For those who don’t know, Autism is a spectrum disorder. This basically means that Autism can severely or minorly impact how a person with it functions with the world (and everything in-between). Someone who is high functioning may mostly just strike others as a bit odd, whereas those most severely impacted are unable to communicate at all. You may read more about Autism here.

Naoki’s Autism is more severe. He is mostly unable to speak but he has learned how to communicate by pointing to an alphabet board with an assistant who writes down what he points at. Since Autism is so individualized, bare in mind when reading this book that his answers might not necessarily apply to everyone with Autism. That said, Naoki generally answers the questions with the word we, not I. My suspicion is this may be due to cultural reasons. Naoki is Japanese, which is generally a less individualized culture than our own. Additionally, his words have been filtered through a translator. It’s important, I believe, for a reader to keep all of these things in mind when reading this book.

This is a short book and an easy read, so I won’t say too much beyond the two biggest takeaways I had. First, I think in general people often wonder if people with Autism are similar to neurotypicals inside or are completely foreign. I think Naoki’s book smashes that question with a sledgehammer. It left me with the distinct impression that people with Autism are extremely similar to neurotypicals, but their signals from their bodies interfere with their ability to interact with the world. But Naoki puts this better than me.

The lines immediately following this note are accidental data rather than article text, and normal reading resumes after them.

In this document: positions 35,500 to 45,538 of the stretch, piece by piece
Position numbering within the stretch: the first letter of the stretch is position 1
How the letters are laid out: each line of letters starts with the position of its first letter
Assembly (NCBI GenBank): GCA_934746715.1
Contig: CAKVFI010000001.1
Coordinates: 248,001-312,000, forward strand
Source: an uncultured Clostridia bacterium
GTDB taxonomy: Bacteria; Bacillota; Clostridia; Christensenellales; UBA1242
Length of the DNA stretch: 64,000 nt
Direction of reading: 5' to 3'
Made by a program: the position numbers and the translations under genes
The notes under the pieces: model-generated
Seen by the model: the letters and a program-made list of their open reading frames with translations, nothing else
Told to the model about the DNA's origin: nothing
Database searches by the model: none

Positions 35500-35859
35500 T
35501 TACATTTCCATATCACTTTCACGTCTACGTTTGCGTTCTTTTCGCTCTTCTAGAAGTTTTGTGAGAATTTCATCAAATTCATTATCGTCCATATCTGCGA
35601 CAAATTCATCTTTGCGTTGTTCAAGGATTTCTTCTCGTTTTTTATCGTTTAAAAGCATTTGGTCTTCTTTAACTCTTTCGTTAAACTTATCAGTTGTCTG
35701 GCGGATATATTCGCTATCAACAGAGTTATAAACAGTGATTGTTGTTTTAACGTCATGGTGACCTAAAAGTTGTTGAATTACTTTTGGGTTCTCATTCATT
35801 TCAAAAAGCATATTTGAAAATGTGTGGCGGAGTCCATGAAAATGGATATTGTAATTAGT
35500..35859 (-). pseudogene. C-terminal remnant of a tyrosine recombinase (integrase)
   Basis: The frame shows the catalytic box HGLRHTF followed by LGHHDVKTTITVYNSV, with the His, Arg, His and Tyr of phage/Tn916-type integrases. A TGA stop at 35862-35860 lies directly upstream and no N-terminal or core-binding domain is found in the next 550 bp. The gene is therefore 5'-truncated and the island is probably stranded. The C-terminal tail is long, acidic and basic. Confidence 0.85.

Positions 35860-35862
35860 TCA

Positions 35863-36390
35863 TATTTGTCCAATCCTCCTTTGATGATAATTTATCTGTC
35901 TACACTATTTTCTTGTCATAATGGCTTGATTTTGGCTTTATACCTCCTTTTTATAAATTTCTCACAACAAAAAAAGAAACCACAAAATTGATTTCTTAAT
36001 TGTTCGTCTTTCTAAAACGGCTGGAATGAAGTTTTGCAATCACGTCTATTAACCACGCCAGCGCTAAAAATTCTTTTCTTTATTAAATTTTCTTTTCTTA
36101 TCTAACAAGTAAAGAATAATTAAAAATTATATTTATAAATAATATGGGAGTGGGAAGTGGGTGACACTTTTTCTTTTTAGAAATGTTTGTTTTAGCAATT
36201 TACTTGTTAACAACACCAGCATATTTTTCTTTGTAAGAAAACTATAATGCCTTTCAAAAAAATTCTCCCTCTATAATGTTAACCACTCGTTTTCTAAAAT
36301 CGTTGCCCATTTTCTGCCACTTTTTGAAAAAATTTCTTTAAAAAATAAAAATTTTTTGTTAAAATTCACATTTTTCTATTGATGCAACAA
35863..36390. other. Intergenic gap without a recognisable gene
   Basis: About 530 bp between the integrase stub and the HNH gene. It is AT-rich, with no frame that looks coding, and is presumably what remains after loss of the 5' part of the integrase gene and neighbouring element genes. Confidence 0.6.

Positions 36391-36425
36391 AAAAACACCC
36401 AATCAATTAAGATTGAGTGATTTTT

It’s as if we’re remote-controlling a faulty robot. (page 16)

My second takeaway was that we should never make assumptions about anyone with Autism. The biggest example of this is that it is generally assumed people with Autism do not have an imagination. (I’ve even seen having an imagination being used as a way to rule out some people as having high functioning Autism). But Naoki, who very clearly has Autism, also very clearly has a bright imagination. His own short stories are inter-mixed throughout the book. They struck me as things any 13-year-old might write. That may sound simple, but that’s a big deal for a person who others might assume is “abnormal” for 13 with “no imagination.”

I do wish that the person interviewing Naoki had asked a wider variety of questions. Some of the questions can get a bit repetitive, and I wondered why they didn’t ask something deeper. Instead of continually asking things like why do you do this or why do you do that ask more about what he enjoys. What his hopes and dreams are. Does he think there’s a god. Things like that.

Overall, though, I highly recommend this book to anyone who is curious about what it’s like to have Autism, as well as to those who do or may come into contact with someone with Autism.

 

4 out of 5 stars

Source: Library

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Counts For:
Mental Illness Advocacy Reading Challenge

Book Review: American Jezebel: The Uncommon Life of Anne Hutchinson, the Woman Who Defied the Puritans by Eve LaPlante